Celebrating 31 Years!

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ROSE BOWL CLASSIC HISTORY
How it all began!

In 1982, founder Tom Geil conceived the idea for a community celebration for the growing number of participants in Portland’s first organized gay sporting event – The Portland Community Gay and Lesbian Bowling Association. Meeting with gay community leaders and business owners, the concept was accepted as one of value that the community leaders would support.

Rose Bowl Classic was permanently scheduled for the weekend following Memorial Day to purposefully coincide with the Portland Rose Festival opening weekend.  That particular weekend is probably one of the most festive weekends in Portland, including a Friday night fireworks display close to downtown bars and on Saturday evening, the United States 2nd largest electrically lit parade through the downtown streets, passing by many of our local watering holes.  The party atmosphere in the Gay community is similar to that of Mardi Gras.

In 1983, the first Rose Bowl Classic was held.  The event consisted of 4 games – for team event with the best 3 placed together to determine the singles winners.  The cost was under $40.00.  (See Past Winners History page for further details.)  It attracted about 70 bowlers, primarily from Portland.  Henry Long represented Seattle, which he continued to do for twenty consecutive years from1983 through the Rose Bowl's twentieth anniversary in 2003.  Sacramento also sent representatives.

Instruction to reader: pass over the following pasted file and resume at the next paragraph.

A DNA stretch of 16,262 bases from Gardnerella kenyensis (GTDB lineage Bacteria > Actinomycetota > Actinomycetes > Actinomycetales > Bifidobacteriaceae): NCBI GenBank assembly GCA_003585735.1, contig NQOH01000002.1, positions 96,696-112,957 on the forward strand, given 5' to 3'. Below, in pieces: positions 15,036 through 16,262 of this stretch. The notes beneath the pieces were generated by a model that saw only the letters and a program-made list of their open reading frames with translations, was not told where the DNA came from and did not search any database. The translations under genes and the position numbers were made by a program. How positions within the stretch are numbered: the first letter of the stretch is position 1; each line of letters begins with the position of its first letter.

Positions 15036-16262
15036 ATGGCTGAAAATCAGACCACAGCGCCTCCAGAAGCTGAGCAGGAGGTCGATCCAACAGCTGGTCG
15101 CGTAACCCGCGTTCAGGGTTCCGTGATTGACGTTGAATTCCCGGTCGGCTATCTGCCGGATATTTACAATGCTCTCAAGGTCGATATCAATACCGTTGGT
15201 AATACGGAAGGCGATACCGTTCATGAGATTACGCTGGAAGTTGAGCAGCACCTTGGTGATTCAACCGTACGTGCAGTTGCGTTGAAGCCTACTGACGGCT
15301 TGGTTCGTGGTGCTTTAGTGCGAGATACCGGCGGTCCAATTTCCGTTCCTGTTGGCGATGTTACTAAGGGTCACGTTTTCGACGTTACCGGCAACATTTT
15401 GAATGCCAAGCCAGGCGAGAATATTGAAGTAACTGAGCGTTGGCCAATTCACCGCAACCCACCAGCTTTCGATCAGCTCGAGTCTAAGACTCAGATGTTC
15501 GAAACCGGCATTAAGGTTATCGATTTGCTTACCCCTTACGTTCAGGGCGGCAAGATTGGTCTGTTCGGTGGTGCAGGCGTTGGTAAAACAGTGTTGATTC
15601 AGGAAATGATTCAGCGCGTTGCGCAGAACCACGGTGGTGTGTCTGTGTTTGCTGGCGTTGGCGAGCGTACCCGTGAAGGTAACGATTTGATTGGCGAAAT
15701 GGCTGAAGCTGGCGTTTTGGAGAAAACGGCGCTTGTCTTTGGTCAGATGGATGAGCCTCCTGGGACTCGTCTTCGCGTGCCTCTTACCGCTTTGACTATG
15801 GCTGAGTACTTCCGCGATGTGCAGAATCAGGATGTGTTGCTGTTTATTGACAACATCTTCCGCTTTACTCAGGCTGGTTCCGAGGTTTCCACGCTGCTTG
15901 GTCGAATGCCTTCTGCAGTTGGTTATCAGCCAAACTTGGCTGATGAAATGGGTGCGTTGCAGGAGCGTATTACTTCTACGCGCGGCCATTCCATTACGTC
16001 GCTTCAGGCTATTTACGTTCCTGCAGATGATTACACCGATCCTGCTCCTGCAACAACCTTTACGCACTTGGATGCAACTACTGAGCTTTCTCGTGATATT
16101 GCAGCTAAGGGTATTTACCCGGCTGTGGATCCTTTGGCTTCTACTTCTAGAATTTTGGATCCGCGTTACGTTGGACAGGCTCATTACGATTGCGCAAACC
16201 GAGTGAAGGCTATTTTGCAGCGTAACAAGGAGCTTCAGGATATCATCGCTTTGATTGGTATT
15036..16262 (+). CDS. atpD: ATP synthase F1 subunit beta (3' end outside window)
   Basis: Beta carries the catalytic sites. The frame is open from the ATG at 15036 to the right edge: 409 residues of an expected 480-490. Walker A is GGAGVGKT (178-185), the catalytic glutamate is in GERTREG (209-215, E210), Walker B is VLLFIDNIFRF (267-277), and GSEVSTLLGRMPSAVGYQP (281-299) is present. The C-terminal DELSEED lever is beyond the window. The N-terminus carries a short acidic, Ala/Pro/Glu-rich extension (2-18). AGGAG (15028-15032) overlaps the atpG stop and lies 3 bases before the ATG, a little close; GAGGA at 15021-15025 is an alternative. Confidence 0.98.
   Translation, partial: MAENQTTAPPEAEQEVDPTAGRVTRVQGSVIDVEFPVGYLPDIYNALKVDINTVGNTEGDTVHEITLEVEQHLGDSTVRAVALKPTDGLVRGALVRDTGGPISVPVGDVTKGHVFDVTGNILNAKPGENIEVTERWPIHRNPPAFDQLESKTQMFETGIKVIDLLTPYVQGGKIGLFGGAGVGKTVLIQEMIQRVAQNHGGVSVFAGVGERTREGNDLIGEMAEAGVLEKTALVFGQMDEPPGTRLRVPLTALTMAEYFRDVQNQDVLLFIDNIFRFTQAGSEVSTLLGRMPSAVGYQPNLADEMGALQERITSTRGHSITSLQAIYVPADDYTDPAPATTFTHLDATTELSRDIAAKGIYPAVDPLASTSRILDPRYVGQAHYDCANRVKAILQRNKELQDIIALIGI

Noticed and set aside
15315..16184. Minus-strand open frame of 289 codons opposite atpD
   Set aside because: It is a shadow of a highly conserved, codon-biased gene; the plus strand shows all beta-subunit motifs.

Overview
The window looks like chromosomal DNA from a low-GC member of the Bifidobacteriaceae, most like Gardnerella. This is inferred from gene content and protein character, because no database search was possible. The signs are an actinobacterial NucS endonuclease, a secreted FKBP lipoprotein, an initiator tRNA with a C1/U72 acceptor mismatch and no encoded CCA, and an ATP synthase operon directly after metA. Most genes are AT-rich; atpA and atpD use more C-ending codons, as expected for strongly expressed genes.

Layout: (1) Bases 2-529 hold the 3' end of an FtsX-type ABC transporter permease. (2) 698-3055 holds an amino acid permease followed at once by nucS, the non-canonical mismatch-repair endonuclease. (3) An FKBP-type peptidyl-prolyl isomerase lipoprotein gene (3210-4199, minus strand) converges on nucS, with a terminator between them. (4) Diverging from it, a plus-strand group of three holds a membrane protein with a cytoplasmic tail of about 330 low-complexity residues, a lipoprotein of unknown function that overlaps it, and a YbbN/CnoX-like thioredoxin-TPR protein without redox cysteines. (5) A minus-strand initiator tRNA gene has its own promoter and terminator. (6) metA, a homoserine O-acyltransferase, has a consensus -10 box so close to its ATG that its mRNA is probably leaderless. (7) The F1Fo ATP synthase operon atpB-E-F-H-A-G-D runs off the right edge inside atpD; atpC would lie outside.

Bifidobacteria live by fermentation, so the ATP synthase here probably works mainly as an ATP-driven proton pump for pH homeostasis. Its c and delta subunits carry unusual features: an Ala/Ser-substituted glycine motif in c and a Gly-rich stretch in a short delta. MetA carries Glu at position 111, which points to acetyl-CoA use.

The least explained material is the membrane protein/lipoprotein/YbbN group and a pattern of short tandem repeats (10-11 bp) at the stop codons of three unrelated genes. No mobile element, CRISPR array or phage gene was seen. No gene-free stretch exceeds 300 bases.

In 1984, Seattle hosted the annual IGBO tournament on Memorial Day weekend.  Due to its proximity to Portland, in timing (a week earlier) and in mileage, many bowlers from across the US and Canada attended Portland’s 2nd annual Rose Bowl Classic including Jackie Baker of Dallas, IGBO President John Hammett of Los Angeles and John Weaver of Atlanta.

The 1985 Rose Bowl Classic was cancelled when only two entries arrived by the official deadline.  In order to prompt a more appropriately timed entry response, RBC III was cancelled, and its future was uncertain.  Undaunted, the Director began more intense promotions encouraging awareness and regard for all tournaments’ deadlines.  By 1986, Rose Bowl Classic was back strong.  With promotional tours to tournaments in Washington DC, San Diego, Dallas, Phoenix, Las Vegas, Seattle, San Francisco and Vancouver BC, the Rose Bowl tournament began to gain notoriety.  Learning from the best, Rose Bowl’s Director compiled a plethora of do’s and don’ts for tournament operation.  We gleaned information from Rick Clarke of San Diego, Gene Sides of Washington DC, Daryl Carter of Vancouver BC, Mal Garcia and Randy Peterson of San Francisco, John Hammett of Los Angeles, and Ron Sperry of Las Vegas (just to name a few).

By 1987, Tom began pulling in other individuals to learn the production and operations of conducting a Rose Bowl tournament.  A small central core of Rose Bowl volunteers began taking responsibility for support.